And this is true not just in fiction. Christian Picciolini joined the white nationalist movement at 14, and eventually went on to front one of the first White Nationalist punk bands in America. He had some success, and even opened one of the only music stores in the country to carry white nationalist music, though it carried other music, too. But, in an interview with NPR’s Fresh Air, he discussed 2 influences that led him to leave the movement. One was that, when he opened his store, people who he hated kept coming in. People who were black, Jewish, or gay would come in, and come back, and eventually he began to get to know them, to get to know his enemies, and they him. And the hate could not survive, because these everyday people would interact with him. The second event he describes, which he marks as the turning point and the beginning of his leaving, was darker. It occurred when he was beating a black man. During the assault, he locked eyes with the man, and was surprised to feel empathy for him. To see him as something other than the enemy, as human. Picciolini left the movement 8 years after joining, and in 2011 established Life After Hate, a not-for-profit that works to help members of hate groups disengage. Loving one’s enemies can change them, and us.
None of that, I should say, makes this easy. I don’t think it is supposed to be. Heck, I very often don’t want to do it! I counsel people for a living, and will tell you that my life would be so much easier if doing therapy did not force me to see the more full picture of my fellow human. The pain in the woman who is annoyingly manipulative, the insecurity in the man who is a narcissistic addict, the fear in the partner who is angry and abusive, the hurt in the man who is a self-described racist. The fact that all of these people, who I don’t want to spend my time with, are also people who are cared about, who love, and who are trying their best with bad information or warped perceptions. Who have likeable qualities, despite their terrible ones. This is hard work, holding that complexity. It is not an easy command.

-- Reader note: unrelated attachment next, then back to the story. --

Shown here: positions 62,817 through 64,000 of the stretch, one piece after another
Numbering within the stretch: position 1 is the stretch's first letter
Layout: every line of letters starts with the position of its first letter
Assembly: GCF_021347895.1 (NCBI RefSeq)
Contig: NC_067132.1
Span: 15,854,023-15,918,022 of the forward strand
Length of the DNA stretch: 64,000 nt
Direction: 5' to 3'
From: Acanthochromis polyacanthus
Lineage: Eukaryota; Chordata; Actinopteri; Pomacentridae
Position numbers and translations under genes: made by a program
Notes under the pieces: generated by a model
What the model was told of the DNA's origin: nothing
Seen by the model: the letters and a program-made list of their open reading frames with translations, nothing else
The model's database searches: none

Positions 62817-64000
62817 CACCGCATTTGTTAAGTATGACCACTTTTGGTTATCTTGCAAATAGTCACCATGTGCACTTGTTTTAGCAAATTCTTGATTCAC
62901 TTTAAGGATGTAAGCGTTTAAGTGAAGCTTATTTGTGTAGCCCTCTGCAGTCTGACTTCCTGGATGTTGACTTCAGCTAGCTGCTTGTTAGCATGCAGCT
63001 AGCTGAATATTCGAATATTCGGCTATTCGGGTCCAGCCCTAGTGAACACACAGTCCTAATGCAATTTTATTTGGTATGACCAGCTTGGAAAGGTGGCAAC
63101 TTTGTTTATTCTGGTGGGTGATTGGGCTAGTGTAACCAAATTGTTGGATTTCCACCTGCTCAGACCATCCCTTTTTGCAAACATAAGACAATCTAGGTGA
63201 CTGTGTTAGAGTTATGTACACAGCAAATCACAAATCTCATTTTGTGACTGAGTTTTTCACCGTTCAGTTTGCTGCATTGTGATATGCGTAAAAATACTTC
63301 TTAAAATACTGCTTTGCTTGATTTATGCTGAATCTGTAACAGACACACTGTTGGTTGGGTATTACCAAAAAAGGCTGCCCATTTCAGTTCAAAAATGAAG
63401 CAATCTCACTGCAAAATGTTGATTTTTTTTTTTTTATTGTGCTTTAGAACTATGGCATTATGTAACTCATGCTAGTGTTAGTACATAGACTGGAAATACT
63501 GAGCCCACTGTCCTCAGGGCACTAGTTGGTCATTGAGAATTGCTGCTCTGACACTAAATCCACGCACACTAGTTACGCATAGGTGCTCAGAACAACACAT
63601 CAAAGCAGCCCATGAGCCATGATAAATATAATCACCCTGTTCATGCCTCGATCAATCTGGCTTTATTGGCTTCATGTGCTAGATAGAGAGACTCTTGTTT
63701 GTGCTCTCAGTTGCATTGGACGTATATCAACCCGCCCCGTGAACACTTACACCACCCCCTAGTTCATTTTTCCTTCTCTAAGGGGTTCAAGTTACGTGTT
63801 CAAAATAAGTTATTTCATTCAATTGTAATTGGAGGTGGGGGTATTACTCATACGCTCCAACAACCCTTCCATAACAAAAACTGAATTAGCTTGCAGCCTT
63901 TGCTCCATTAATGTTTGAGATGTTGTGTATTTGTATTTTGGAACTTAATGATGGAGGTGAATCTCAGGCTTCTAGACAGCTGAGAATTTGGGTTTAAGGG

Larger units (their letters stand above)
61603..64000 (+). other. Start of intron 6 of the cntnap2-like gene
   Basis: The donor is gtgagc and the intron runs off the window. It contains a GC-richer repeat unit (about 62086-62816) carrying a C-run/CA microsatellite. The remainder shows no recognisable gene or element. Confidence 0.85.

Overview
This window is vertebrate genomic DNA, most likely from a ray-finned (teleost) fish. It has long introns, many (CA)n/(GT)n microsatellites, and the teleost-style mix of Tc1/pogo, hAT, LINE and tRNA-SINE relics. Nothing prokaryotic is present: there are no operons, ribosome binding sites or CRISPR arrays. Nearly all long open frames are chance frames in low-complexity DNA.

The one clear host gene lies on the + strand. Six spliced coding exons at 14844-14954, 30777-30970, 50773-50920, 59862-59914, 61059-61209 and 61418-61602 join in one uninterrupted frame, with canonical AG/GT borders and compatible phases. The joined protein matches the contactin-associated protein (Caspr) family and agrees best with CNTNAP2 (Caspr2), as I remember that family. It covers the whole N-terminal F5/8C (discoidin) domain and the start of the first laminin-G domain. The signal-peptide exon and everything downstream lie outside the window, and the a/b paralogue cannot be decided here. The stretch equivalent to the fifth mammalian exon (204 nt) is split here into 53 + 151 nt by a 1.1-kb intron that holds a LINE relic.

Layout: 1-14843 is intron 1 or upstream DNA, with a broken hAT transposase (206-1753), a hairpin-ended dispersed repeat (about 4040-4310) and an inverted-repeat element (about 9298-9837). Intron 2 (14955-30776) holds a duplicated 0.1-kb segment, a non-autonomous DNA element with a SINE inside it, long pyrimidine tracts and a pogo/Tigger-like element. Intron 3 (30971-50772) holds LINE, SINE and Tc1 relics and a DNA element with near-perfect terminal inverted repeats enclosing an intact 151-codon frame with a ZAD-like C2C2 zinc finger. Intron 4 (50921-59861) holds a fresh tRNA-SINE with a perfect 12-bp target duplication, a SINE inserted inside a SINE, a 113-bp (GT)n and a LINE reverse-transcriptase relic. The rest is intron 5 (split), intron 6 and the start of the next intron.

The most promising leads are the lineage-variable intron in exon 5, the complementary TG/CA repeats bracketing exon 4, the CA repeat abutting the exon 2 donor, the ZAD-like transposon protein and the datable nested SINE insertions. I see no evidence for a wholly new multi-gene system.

We are called to walk this balance. To work for justice, to hold people accountable for oppression, but also to remember that ALL involved are our neighbors, and that we are called to love them all.
After today, we move into Advent: we begin to decorate the church for Christmas after this service, we move from Thanksgiving this past week into the Miracle of God with Us next month, and we move from the recent midterm elections into the Presidential election that begins, apparently, in early January. As we make that move, as we begin to focus on the Christ Child coming, we must remember that He was sent to ALL of us. That he called his early followers to love not just their tribe, but the outcasts, the criminals, the Gentiles, the powerful, and the rich. All those who they felt different from. All their enemies. For, in the words of Martin Luther King, Jr., “Love is the only thing that can turn an enemy into a friend.” And that, I hope, will be the mark of Jesus’ Reign.